Hope and despair
The BBC recently broadcast a programme about starvation in Yemen. In Our World, Starving Yemen* a reporter follows a Yemeni doctor as she visits families with malnourished children. Included is the story of an eighteen-month-old boy who is slowly starving because the only milk his body can digest is no longer available… His mother cries as she tells the doctor, ‘I’m losing my son and there is nothing I can do about it.’
It’s clear that many children have been dying in Yemen, while for the most part the media has looked away. Most of us know there is an ongoing war, but we know little of its devastating side effects: famine and disease. The doctor mentioned above has been buying medicine with her personal savings, remaining in Yemen alone while her husband and daughter stay in Jordan. She makes a powerful statement:
If you don’t die from an airstrike you die from illness, or starvation. The hardest way to die is from starvation.
Prior to the war, which began when Houthi rebels took hold of the capital, Sana’a, Yemen was a poor nation with many obstacles to overcome. Today, a coalition led by Saudi Arabia continues with its efforts to restore the government of Abdrabbuh Mansur Hadi. The daily bombings of Houthi strongholds have led to the displacement of more than three million Yemenis. But many remain, too poor to leave. They live with the constant threat of bombings, rarely leaving their homes for fear of being shot by snipers. Some live on little more than water and flour.
Hunger for the truth
While all of this is taking place, another hunger is clearly stirring hearts in Yemen. The Holy Spirit is moving mightily among the people of Yemen. There are no longer any foreign workers, but local believers are active and, of course, the internet is playing a crucial role.
At Arab World Media, we have had a steady stream of Yemenis getting in touch with us this year. In fact, since April there have only been two or three days without contact from at least one Yemeni!
One woman contacted us saying she wanted to study the Bible alone on the internet. She writes:
I was a Muslim but I left Islam because of the contradictions and terrorism that it adopts. Add to that the suppression of women. Those things made me hate and doubt Islam. I got out of it because I know that Islam can’t be from God, because God is Love, and that’s what is rooted in my heart. I want God to be a father who loves me and takes care of me. That’s what I have heard in Christianity. And I love Christ from the depth of my heart and want to follow him. Because I have a special love for Christ, I want to know his book and his commands. I want to live in his shelter for he is my refuge and my haven. He is the real father who loves us and cares about us. Thank you for taking care of me.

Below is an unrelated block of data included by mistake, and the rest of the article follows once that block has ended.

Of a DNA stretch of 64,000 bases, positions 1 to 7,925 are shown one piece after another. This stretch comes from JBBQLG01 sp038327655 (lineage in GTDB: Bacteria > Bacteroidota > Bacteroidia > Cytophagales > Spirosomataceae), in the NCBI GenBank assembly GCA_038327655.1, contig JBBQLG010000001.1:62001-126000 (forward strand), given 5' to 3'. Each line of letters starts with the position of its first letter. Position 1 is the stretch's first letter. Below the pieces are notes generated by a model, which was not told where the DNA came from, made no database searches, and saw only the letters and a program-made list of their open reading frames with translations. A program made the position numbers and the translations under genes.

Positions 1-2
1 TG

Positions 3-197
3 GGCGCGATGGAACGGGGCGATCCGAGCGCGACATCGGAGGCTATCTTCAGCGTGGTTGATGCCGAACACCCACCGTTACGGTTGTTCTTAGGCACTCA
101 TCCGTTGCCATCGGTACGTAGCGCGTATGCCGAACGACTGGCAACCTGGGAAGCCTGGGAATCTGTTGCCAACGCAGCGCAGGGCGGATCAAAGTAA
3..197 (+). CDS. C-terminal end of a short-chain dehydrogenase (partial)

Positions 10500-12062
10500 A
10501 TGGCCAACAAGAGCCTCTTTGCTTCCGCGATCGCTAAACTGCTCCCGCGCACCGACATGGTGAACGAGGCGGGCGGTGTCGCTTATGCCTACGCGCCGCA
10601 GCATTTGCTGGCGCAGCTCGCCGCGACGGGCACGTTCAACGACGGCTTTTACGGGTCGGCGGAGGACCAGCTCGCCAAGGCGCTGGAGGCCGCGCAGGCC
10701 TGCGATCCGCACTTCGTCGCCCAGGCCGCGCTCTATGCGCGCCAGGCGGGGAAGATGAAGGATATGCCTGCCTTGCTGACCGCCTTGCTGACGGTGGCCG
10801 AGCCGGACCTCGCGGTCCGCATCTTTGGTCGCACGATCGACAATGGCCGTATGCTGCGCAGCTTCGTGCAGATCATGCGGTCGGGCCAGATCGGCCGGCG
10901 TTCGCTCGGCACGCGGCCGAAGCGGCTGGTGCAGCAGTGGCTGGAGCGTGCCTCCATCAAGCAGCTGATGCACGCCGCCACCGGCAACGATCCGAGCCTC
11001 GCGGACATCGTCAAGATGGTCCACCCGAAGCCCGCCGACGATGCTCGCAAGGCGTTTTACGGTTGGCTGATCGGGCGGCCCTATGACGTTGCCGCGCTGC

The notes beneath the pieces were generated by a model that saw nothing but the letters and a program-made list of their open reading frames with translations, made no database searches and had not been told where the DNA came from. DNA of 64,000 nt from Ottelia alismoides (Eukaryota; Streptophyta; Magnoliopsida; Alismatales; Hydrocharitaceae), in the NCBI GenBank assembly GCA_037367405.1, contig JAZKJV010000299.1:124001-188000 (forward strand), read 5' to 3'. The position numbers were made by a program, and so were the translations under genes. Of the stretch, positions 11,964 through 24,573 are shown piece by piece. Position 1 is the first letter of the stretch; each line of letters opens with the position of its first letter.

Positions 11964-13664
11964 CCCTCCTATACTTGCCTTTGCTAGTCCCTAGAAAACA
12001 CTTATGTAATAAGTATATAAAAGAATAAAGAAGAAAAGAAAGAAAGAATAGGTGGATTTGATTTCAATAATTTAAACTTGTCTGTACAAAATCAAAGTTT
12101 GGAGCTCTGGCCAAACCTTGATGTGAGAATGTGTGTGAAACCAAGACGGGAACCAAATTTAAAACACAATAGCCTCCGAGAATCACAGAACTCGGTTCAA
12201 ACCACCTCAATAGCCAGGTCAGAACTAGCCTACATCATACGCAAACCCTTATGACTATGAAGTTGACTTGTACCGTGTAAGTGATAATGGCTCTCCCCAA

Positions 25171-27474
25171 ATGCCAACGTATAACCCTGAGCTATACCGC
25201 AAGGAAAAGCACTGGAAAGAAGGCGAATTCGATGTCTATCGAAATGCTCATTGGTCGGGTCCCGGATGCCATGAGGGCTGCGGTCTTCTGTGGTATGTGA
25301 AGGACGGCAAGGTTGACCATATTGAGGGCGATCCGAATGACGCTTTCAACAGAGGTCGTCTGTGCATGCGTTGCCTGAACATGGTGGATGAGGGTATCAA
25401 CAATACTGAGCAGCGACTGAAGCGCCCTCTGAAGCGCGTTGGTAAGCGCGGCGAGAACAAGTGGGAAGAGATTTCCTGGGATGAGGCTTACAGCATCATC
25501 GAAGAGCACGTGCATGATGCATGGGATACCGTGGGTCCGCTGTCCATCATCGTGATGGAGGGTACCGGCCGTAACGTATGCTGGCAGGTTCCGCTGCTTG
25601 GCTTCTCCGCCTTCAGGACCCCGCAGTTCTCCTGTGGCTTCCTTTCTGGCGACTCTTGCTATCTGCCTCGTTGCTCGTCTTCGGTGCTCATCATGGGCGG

Eventually, we were able to connect her with some Yemeni believers and they met up in early August. A team member has also been able to talk to her husband and give him a detailed explanation of the gospel. Now both the lady and her husband are meeting with local believers.
Our chance to respond
Clearly, God has not forgotten about Yemen and neither should we. Although we cannot increase its prominence in the news, we can help fellow believers to become aware of the situation by talking about it in our church groups and services. We can encourage people to pray for the situation, particularly for a peaceful end to the conflict and for essential aid to reach those who need it. We can also raise funds and make donations to the various aid agencies that are working in the region. And, of course, your donations to our ministry make it possible for Yemeni seekers to receive personal support on their journey to faith.
Some resources for prayer
- Yemen country profile
- Yemen: Three ways to pray (AWM-Pioneers)
- Yemen’s Suffering Children (Interserve)
- Yemen fact sheet (Open Doors USA)
- Yemen Prayercast video
- Pray for Yemen (site dedicated to raising prayer for Yemen)